Danny Grant Jr., a retired firefighter, told commissioners that he worried that the county's new emergency radio system did not provide enough coverage for firefighters and other emergency personnel, especially inside buildings. He called the new system a "failure."
Smith and Commissioner Bud Gray, who has been a volunteer firefighter for many years, agreed that there have been problems with the new system. However, the county is in the process of changing the mobile and portable radio units to use new radio frequencies. That change is expected to help correct interference issues, Smith said.
Smith also reminded the audience that the changeover from an analog to a digital system had been mandated by the federal government. The new system replaces one that was nearly 50 years old, he said.
Barbara Aycock of Pikeville appealed to commissioners to remember land ownership when they think about taxes. She said that she and her husband own farms in the Nahunta area.
"Taxes now are beginning to be a big problem for us trying to maintain a farm," she said. "Farm land is going away very fast in our community, and when we tax people to the point that we have to sell our farmland, that causes us not to be able to maintain land that has been in our family for hundreds of years.
"So all I am doing is asking you to be conservative when you are making your plans. I have worked in county government for many years. I know how to put together a budget, and how much taxes are required to run a community."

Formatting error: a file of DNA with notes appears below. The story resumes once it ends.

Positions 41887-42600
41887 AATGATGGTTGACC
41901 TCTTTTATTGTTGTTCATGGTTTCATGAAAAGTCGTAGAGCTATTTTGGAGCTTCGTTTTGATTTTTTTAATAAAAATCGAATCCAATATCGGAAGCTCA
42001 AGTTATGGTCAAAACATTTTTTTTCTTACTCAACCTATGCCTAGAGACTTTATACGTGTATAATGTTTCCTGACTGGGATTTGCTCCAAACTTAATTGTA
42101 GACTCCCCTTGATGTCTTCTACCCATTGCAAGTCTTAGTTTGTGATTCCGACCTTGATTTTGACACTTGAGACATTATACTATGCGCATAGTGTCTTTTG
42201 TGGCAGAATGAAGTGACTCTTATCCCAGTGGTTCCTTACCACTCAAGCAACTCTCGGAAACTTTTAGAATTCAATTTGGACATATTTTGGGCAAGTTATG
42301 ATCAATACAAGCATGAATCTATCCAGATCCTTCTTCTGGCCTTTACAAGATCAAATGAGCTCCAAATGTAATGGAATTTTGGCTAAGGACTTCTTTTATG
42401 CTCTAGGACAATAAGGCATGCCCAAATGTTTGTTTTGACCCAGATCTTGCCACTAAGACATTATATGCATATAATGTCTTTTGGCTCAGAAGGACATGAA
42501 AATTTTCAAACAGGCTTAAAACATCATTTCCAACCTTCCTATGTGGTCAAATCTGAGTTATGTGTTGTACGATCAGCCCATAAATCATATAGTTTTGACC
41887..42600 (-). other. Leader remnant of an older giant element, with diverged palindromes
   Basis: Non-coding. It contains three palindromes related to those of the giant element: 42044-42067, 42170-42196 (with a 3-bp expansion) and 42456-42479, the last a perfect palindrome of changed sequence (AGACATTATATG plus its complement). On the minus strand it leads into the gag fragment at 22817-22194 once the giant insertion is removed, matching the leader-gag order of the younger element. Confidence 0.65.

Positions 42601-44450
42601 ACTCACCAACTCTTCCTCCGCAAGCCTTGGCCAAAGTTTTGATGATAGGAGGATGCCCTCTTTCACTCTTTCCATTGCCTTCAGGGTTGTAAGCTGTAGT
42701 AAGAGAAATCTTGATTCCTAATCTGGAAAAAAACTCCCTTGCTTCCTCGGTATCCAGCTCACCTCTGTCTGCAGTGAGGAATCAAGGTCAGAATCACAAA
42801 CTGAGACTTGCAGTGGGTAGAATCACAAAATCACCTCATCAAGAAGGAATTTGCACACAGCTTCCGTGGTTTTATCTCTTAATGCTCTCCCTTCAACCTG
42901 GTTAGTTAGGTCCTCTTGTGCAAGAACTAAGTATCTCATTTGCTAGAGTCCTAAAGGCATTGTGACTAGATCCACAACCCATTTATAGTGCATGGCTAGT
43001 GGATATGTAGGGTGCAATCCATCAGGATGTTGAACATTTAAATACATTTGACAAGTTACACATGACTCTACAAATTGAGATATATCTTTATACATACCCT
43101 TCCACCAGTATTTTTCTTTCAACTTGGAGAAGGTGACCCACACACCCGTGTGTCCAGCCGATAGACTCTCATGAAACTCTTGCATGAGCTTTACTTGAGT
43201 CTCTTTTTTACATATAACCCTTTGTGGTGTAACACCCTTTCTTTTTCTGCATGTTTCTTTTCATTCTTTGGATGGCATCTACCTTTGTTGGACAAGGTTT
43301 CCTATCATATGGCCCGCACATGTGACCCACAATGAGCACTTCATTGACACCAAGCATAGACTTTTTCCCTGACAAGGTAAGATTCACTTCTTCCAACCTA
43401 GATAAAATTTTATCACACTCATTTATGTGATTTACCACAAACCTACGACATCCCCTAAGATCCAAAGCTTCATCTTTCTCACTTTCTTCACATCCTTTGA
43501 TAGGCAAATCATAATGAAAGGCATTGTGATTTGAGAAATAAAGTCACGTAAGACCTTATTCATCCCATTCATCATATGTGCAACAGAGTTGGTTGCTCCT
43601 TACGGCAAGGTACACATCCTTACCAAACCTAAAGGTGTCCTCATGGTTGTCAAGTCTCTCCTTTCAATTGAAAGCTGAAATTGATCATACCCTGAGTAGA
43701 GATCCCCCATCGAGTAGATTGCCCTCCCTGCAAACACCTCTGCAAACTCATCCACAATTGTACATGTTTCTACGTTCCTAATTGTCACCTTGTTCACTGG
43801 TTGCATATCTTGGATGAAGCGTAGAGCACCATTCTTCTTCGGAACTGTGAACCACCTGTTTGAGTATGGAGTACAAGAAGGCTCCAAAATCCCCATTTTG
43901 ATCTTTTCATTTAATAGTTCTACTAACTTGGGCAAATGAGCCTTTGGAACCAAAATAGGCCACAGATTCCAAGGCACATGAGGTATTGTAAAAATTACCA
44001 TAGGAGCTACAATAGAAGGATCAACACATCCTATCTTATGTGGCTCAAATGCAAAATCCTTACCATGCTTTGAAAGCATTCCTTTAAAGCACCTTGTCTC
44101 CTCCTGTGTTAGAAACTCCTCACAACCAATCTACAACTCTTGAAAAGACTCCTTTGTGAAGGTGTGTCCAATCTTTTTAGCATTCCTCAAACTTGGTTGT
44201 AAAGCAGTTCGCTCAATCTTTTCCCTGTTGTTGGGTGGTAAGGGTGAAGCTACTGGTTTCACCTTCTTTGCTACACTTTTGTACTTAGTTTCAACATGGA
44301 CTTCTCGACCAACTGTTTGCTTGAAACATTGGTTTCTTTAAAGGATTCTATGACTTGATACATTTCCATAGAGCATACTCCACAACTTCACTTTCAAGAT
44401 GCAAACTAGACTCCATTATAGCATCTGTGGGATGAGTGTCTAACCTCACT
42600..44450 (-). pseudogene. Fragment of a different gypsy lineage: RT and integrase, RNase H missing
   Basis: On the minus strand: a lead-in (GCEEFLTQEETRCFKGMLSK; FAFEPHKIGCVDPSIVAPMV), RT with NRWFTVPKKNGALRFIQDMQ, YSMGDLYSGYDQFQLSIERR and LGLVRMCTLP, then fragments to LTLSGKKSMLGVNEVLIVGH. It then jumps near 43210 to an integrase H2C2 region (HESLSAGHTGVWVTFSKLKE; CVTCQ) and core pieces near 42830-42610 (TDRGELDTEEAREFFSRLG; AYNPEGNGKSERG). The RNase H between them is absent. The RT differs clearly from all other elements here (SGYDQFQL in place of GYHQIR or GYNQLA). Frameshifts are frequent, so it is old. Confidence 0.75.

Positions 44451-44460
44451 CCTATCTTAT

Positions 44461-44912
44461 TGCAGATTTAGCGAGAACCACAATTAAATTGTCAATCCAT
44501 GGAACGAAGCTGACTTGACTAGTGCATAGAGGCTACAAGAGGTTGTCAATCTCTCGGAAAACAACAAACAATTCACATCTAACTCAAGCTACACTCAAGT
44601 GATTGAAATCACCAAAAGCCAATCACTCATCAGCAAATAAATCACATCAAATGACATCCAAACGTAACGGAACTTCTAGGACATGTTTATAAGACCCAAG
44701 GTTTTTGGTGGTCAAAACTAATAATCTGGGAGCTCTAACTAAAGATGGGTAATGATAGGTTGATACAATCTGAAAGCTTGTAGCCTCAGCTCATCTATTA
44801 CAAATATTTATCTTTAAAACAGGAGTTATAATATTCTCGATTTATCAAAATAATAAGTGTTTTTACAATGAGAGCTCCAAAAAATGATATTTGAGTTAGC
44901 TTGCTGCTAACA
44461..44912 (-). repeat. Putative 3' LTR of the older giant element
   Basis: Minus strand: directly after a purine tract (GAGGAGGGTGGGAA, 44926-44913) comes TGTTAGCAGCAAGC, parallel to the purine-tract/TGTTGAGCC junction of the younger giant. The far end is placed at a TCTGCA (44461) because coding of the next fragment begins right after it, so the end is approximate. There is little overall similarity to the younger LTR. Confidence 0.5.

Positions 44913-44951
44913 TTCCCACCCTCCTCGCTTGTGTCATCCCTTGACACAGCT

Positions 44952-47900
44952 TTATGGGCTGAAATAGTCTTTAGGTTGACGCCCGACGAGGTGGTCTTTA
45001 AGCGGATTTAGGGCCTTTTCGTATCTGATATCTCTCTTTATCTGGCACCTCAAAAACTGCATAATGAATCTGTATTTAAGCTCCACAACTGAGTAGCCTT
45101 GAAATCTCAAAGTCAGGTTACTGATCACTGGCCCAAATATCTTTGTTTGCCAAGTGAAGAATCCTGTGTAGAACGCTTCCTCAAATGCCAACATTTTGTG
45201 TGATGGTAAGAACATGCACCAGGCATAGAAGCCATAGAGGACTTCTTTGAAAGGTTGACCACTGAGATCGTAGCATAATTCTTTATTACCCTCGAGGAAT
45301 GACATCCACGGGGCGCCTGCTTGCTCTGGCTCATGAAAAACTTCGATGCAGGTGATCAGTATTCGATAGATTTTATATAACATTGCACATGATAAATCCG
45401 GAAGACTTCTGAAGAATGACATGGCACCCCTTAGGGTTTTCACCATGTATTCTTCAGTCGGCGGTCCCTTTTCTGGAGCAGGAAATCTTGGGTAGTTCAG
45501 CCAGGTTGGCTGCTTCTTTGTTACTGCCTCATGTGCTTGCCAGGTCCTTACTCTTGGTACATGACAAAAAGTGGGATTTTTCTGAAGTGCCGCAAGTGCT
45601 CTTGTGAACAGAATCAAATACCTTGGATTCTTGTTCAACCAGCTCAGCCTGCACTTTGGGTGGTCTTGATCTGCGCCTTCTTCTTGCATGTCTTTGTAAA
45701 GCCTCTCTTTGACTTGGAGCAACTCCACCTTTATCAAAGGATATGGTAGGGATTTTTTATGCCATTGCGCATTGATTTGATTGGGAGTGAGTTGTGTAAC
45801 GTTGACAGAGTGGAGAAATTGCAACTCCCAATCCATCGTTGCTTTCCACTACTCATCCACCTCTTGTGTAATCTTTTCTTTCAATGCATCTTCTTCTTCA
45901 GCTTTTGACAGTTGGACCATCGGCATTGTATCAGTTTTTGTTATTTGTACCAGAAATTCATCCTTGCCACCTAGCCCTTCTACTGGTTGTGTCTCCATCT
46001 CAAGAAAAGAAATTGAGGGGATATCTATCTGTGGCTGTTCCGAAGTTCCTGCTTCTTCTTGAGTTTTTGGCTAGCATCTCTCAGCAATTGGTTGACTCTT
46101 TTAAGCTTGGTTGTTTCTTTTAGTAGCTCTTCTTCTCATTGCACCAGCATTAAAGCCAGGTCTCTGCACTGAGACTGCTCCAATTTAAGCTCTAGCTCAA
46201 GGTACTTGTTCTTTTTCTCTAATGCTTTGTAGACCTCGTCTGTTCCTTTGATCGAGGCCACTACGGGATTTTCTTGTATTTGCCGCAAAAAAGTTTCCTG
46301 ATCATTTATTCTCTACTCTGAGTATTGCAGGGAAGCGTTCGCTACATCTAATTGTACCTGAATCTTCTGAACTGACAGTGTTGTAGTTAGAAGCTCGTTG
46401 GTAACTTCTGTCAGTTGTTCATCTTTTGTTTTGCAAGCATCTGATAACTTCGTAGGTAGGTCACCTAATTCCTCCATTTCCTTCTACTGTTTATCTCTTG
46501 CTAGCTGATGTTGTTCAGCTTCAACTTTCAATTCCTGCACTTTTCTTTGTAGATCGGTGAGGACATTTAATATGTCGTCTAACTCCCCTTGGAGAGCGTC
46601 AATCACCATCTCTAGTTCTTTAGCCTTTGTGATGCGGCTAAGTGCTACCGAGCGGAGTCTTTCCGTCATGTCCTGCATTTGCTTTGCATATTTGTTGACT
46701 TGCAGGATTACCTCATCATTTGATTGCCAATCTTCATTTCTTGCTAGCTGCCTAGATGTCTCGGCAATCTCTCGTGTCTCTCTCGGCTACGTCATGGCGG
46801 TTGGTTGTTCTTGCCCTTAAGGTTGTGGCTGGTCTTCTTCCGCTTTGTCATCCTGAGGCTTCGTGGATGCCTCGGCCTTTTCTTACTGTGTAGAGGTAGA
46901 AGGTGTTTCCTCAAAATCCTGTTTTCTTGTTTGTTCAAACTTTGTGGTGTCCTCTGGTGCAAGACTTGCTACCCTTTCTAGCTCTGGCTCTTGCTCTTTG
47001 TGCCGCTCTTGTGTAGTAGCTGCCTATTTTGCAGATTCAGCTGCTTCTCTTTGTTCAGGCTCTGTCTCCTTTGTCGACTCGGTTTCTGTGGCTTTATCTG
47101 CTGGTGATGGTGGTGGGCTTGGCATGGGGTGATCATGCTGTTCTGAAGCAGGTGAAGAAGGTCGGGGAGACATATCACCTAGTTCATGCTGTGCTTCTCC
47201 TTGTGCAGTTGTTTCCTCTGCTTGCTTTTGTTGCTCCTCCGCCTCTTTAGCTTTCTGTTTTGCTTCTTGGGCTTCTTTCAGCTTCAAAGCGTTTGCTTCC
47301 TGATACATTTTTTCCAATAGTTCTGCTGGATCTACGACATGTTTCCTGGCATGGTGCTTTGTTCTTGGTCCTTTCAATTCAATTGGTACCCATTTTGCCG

Gray asked Mrs. Aycock if her farmland was enrolled in the present use program that provides tax breaks for farmland. Mrs. Aycock said it was.
Former school board candidate Joseph Hackett of Goldsboro also questioned taxes, county and school budgets and employee salaries.
"I am trying to figure out with the way the economy is, and the way thing have been going, is how can we justify some of the salaries we have going on in Wayne County, such with our department heads making $100,000 plus a year and some even more than that?" he said.
He said the school system had failed to come up with a budget, and that the school system is failing students and the public by not being able to account for the money being spent
Commissioner Jack Best said he didn't know if anyone in the audience had ever run a business. Best said one of the first things he had learned running a business was to hire people "smarter than you," and pay them what they were worth.
It might be possible to hire people cheaper, he said. However, the public needs to remember that the county is a $150 million to $160 million business with 25 departments.
Mrs. McCullen, associate superintendent for curriculum and instruction for the school system, said that school budget information is available online, and that more would be available in October.
Dan Hux of Pikeville said he was concerned about education. He also asked commissioners to talk about their plans to attract good-paying jobs to the county, and to bring taxes "in line" so that companies will want to locate in the county.
Smith that the county had started the Career Readiness Certificates in the high schools to "set the direction." Also, the county is working on the aviation and aeronautics fields by getting local shops certified in aviation work.